J.G. BALLARD HAS A certain strange obsession with obsessive characters. He has a proclivity for the words "chromium," "semaphore," "glans," and "nipple," a keen sense of ironic juxtaposition, a method of storytelling entrenched in myth, in the fever-dream, in the lost and hopeless quest.
The Day of Creation, a novel by Ballard, is the story of Dr. Mallory, a WHO physician in Port-la-Nouvelle, central Africa. It is also the story of the Mallory—a river named for the man; a river that he believes he created, that he intends to destroy or perhaps to save. Mallory watches as his river forms, filling dead lakes and ancient river beds, cutting a wide groove southward through the Sahara and finally into Lake Kotto in Port-la-Nouvelle. He immediately tries to stop the fledgling river, to kill it, with a hundred gallons of diesel fuel, a tractor, and a flare pistol borrowed from the local police captain.
Mallory had been occupied, prior to the birth of this river, with an irrigation project near Lake Kotto. As the patients at his clinic dwindled, he spent his time supervising the drilling of artesian wells. He dreamed, he says, of a "third Nile," of a "green Sahara, perhaps named for myself, that would feed the poor of Chad and the Sudan." Why, then, does he intend to destroy the River Mallory? To protect his wells, of course: "As soon as I drain the stream," he says, "I can return to the drilling project."
The river, instead of expiring, nearly drowns the doctor. And as he recovers, it continues to grow. Risking his life, Mallory steals a boat and begins to travel toward the river's source. Aided by Noon, an eleven-year-old African girl who once tried to kill the doctor and now seems to be entering into some strange courtship with him, Mallory sails through rebel territory. The pair are pursued by the earlier-mentioned police captain, as well as a group of vengeful widows aboard a floating bordello, and a myopic documentarian and his guide.
Beyond this quick sketch, there is no real plot.
THERE ARE ECHOES HERE of Heart of Darkness, of The Mosquito Coast, indeed of Homer: the descent into some stagnant underworld, the obsessive quest, the eccentric cast. And with such a title as "The Day of Creation," of course, there is certainly a great deal of Genesis in this work (chapter headings include "The Creation Garden" and "The Naming of New Things"), a great deal of Eve in Noon as she leads Mallory single-mindedly toward the source, a great deal of Noah in the secret of the widows' hunting trips and in their ship, the Diana, doubling as a floating zoo.
This novel oozes myth. It begs entry into our collective subconscious, our canon, our meme-pool—whatever it is you want to call the soup of ideas and images that we share, that we build upon. It wants so very much to be important. And there are places it nearly succeeds: the image of a forked river blocked off in netting and refuse, twin cups of the same bra; Noon tapping her teeth with a cassette as if attempting to speak by proxy; the Japanese camera-woman asking Mallory matter-of-factly if he's going to be executed—these remain in the mind. But the center of the story is an aimless quest (or at least one with confused and contradictory aims), a mess of senseless obsession that works in tone and artifice and poetic musing, as a piece of marginal literature, even—but as a story, a myth, it does not.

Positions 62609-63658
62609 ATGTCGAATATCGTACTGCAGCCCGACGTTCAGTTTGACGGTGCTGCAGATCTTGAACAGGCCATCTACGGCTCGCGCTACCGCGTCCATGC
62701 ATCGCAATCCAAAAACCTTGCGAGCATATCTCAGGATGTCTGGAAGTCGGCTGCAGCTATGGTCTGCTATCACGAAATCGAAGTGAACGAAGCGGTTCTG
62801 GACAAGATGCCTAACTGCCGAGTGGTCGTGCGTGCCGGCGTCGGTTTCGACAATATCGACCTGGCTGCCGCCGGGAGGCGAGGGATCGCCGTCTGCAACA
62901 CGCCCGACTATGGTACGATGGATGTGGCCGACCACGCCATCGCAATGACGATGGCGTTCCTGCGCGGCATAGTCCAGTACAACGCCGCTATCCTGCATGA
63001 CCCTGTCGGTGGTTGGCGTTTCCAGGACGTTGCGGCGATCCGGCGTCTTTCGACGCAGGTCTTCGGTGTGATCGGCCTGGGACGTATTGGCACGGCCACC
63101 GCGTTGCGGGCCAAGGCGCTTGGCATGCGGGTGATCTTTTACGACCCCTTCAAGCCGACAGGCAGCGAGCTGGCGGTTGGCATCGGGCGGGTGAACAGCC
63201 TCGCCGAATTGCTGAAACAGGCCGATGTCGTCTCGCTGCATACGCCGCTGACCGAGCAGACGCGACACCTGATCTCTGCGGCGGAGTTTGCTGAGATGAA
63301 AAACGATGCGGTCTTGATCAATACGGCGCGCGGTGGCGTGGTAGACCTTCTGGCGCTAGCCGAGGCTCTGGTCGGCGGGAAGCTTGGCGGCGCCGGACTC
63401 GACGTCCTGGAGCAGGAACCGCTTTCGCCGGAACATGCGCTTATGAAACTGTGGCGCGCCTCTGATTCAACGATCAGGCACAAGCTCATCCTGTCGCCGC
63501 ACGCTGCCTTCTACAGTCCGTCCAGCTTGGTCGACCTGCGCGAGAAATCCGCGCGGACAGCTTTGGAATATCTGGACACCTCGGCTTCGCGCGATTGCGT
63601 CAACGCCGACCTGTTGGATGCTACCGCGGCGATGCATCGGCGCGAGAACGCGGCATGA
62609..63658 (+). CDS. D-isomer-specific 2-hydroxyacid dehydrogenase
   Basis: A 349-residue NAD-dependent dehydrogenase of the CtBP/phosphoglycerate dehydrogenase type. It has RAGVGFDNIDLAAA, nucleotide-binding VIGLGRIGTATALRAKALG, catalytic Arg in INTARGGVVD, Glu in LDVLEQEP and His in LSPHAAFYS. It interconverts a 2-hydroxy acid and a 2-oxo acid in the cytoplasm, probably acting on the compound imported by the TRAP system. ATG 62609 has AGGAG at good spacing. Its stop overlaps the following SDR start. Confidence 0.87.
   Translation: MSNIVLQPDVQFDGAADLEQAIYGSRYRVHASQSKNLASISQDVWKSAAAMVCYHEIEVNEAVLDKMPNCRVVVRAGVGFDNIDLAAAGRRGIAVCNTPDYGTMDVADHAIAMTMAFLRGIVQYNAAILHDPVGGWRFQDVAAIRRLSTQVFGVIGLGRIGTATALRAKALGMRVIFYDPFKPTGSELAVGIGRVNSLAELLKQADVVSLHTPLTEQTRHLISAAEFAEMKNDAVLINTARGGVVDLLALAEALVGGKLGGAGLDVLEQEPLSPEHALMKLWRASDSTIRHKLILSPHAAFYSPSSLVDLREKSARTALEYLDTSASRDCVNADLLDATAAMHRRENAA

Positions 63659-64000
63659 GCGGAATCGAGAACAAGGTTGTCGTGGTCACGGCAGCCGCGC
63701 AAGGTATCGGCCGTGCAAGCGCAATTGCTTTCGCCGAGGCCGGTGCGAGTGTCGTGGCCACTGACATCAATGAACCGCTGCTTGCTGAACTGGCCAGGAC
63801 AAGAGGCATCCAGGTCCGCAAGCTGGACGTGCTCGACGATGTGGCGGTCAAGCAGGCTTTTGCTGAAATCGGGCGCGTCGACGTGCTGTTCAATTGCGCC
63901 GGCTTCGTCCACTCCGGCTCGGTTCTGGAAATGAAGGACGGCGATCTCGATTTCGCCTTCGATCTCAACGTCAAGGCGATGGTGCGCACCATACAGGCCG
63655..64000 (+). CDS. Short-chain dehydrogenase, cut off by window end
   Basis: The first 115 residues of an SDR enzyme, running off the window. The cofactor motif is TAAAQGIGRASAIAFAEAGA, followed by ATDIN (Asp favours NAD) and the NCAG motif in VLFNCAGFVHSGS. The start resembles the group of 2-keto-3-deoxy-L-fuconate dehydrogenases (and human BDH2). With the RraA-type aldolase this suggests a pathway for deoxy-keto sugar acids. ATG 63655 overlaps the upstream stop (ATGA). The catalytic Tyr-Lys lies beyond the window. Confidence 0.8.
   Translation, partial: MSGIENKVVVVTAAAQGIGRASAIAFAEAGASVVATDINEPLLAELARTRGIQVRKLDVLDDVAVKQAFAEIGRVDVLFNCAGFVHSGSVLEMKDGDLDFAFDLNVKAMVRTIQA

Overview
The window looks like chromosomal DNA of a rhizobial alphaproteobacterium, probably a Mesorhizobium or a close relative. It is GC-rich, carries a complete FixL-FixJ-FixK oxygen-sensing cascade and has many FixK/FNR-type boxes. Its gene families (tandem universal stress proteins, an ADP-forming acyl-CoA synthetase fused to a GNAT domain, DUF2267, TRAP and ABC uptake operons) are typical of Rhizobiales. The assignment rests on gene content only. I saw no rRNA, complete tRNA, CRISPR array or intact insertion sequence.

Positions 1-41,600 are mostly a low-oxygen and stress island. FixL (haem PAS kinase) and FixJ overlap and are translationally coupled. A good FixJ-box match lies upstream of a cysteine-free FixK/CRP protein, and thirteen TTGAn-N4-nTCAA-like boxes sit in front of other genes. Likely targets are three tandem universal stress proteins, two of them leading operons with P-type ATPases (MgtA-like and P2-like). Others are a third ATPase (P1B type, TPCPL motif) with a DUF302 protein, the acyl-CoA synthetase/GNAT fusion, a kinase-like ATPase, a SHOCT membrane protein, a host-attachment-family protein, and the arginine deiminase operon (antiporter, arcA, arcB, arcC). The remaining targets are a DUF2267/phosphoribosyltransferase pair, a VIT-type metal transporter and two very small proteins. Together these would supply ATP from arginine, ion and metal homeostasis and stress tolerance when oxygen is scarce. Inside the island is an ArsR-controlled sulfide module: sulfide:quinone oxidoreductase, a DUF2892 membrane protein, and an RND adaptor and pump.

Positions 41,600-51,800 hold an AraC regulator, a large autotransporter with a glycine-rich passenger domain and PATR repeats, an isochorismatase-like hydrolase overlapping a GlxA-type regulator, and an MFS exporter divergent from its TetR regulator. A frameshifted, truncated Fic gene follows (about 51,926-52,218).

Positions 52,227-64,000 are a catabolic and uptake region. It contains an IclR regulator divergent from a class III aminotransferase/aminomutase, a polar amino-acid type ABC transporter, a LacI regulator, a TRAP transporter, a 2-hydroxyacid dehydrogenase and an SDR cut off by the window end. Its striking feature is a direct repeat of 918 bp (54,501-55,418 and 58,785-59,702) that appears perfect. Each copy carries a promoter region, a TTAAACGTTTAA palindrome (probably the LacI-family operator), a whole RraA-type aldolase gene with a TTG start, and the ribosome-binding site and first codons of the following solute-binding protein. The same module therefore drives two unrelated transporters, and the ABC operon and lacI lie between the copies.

I'VE READ A BIT of Ballard—three or four books. He has a line of quite attractive trade paperbacks put out by Picador USA on my side of the Atlantic: the kind with crisp, glossy cover-art and titles in all lowercase and cover copy that's double-spaced. It all looks very modern, and for some reason this matters to me. For some reason, I'll pass the "b"-s in my favorite Borders book store and more often than not pick up one of these slick novels. The prose is good but not extraordinary—a little too verbose, a little too British. But I page through one book or another, then I glance at the back cover, read the little synopsis, read the little bio. Ballard, it says, "is revered as one of the most important writers of fiction to address the consequences of twentieth-century technology."
And this is where I cough.
I mean, The Great Gatsby could be said to address the consequences of twentieth-century technology. So could You've Got Mail. And I can think of quite a few more realistic consequences of modern automobiles and Ikea furniture than the far-fetched erotic confusion of Ballard's Crash. In the literal sense, the above quotation seems to me, well, silly.
But I think we all know what it's intended to mean. Ballard is (it's saying) a writer of serious science fiction. He's not a science fiction writer, but he uses science fiction (technology) in his serious literature. This is exactly the sort of self-importance that's the source of the vague distaste I feel every time I read J.G. Ballard.
The Day of Creation is a good novel, written better than most. But it is not nearly as important as it wants to be.
The Day of Creation by J.G. Ballard
248 pages, Copyright © 1987 by J.G. Ballard